[SOUND CITY screens Friday May 10th at 7:00 pm at the Cleveland Museum of Art.]
Review by Bob Ignizio
Really there are two separate movies contained in SOUND CITY, the new documentary directed by musician Dave Grohl (Foo Fighters, Nirvana). The first part of the film details how the Sound City Studio began in 1969 and eventually rose to prominence after Fleetwood Mac's breakthrough 1975 self titled album was recorded there. Plenty of other big names utilized the space, many drawn by the prospect of utilizing the studio's Neve mixing board. Even Grohl kind of goes blank when Rupert Neve, the engineer responsible for the board, tries to explain how it works. Suffice it to say, though, that it gave the music recorded at Sound City Studios a distinctive sound.
During this first half of the film, Grohl interviews the surviving studio owners and employees as well as numerous musicians who recorded there. That means plenty of good stories from the likes of Stevie Nicks, Rick Springfield, Vinnie Appice (Dio), Tom Petty, Neil Young, Barry Manilow, Lee Ving (Fear), Stephen Pearcy (Ratt), and many more. Eventually digital recording techniques threatened to make the defiantly analog Sound City obsolete, but when Grohl's band Nirvana recorded their 'Nevermind' album there, it spurred a whole new round of bands to seek the space out.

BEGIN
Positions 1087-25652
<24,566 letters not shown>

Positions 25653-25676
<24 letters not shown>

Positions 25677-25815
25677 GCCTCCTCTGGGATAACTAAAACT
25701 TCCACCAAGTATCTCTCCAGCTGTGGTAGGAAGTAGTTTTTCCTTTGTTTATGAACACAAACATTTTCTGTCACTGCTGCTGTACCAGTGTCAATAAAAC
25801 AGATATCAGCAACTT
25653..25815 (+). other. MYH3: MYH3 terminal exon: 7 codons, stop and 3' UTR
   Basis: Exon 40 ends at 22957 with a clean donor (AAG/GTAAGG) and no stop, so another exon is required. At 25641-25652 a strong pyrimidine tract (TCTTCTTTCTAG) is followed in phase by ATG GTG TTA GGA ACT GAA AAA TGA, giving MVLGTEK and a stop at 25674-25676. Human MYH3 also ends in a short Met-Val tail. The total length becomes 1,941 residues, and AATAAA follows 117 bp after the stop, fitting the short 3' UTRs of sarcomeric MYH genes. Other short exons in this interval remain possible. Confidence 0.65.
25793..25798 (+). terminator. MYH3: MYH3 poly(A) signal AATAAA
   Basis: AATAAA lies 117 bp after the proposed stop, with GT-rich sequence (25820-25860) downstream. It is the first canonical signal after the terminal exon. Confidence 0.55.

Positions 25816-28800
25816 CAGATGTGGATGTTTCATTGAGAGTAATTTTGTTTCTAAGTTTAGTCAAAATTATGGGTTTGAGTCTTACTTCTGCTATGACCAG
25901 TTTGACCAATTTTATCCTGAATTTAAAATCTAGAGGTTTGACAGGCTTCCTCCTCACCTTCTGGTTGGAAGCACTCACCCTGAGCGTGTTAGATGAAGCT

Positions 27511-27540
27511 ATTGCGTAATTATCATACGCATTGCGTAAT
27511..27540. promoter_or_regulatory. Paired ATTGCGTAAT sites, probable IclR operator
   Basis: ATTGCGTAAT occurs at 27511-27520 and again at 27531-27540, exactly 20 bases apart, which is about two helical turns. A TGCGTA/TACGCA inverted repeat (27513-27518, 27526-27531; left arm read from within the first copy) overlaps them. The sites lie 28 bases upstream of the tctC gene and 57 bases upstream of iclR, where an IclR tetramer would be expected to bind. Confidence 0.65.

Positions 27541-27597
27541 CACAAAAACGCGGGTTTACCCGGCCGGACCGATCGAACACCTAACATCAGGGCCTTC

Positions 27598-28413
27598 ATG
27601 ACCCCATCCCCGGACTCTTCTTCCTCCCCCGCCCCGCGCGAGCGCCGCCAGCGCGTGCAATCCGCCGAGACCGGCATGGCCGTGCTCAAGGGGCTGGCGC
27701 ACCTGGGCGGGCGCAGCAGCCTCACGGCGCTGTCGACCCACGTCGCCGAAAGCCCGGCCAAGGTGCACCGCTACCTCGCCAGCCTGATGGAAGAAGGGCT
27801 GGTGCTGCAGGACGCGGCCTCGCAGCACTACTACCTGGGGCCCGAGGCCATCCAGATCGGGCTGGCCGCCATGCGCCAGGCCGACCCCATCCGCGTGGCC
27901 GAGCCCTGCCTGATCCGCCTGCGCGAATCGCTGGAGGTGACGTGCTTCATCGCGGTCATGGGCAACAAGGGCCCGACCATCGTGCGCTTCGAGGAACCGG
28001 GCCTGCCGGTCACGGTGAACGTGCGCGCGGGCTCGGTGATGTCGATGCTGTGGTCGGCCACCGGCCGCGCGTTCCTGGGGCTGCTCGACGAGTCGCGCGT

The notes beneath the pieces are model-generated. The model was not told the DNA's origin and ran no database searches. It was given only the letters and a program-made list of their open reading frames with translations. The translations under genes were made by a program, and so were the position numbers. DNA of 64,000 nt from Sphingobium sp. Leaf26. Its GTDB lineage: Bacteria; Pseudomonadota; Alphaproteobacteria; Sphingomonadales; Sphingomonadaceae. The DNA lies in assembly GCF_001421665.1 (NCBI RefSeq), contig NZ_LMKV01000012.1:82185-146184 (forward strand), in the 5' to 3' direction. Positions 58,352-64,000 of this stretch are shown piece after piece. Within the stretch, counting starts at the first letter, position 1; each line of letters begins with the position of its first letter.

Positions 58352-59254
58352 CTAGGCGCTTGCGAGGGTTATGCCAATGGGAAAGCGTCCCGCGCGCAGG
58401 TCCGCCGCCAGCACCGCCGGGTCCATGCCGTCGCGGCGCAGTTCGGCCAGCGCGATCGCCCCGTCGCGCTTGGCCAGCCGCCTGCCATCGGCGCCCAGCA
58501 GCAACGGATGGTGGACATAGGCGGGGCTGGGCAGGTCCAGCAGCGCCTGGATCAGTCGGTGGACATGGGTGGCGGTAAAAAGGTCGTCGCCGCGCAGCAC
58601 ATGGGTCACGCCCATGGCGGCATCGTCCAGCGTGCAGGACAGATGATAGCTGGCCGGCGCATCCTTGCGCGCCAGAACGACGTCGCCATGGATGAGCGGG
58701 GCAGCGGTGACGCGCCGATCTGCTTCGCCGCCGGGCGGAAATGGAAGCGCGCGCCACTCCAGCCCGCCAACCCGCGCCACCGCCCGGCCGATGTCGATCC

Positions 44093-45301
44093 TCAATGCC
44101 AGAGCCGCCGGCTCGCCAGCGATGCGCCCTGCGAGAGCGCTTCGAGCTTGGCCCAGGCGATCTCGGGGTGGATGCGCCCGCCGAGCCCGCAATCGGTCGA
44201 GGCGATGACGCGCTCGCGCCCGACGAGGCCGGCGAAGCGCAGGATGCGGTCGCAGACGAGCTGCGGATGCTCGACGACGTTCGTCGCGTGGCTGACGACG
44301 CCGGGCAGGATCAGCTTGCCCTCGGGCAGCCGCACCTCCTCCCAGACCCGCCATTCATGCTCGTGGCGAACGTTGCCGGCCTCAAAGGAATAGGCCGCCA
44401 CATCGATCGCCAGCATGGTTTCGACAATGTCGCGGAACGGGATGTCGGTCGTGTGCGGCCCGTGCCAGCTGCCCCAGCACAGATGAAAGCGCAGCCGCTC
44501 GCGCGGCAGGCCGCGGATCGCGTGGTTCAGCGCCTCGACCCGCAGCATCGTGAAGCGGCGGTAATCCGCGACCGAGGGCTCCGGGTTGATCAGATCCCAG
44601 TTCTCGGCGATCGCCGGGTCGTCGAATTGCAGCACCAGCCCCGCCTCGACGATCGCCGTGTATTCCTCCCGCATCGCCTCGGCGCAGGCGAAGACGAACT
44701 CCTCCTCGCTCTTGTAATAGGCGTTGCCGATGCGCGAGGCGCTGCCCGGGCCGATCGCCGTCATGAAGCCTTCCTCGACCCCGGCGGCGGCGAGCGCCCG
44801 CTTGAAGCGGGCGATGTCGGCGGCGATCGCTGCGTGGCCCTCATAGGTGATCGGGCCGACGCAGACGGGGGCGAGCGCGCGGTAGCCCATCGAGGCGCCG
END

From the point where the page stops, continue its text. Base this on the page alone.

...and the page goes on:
The second half of the film revolves around Grohl's purchase of the Neve mixing board. This allowed Grohl to assemble a veritable who's who of rock n roll royalty to jam with him and record the results using the same board and techniques that spawned so many classic albums at Sound City. Lots of good stuff results, but Rick Springfield and Stevie Nicks in particular benefit from collaborating with Grohl and the rest of the Foo Fighters, each producing songs that are easily the best thing they've done in years. Yeah, it's a bit self aggrandizing and lightweight, but it's also pretty damn entertaining. If more vanity projects were this good, they might not have such a bad name. 3 out of 4 stars.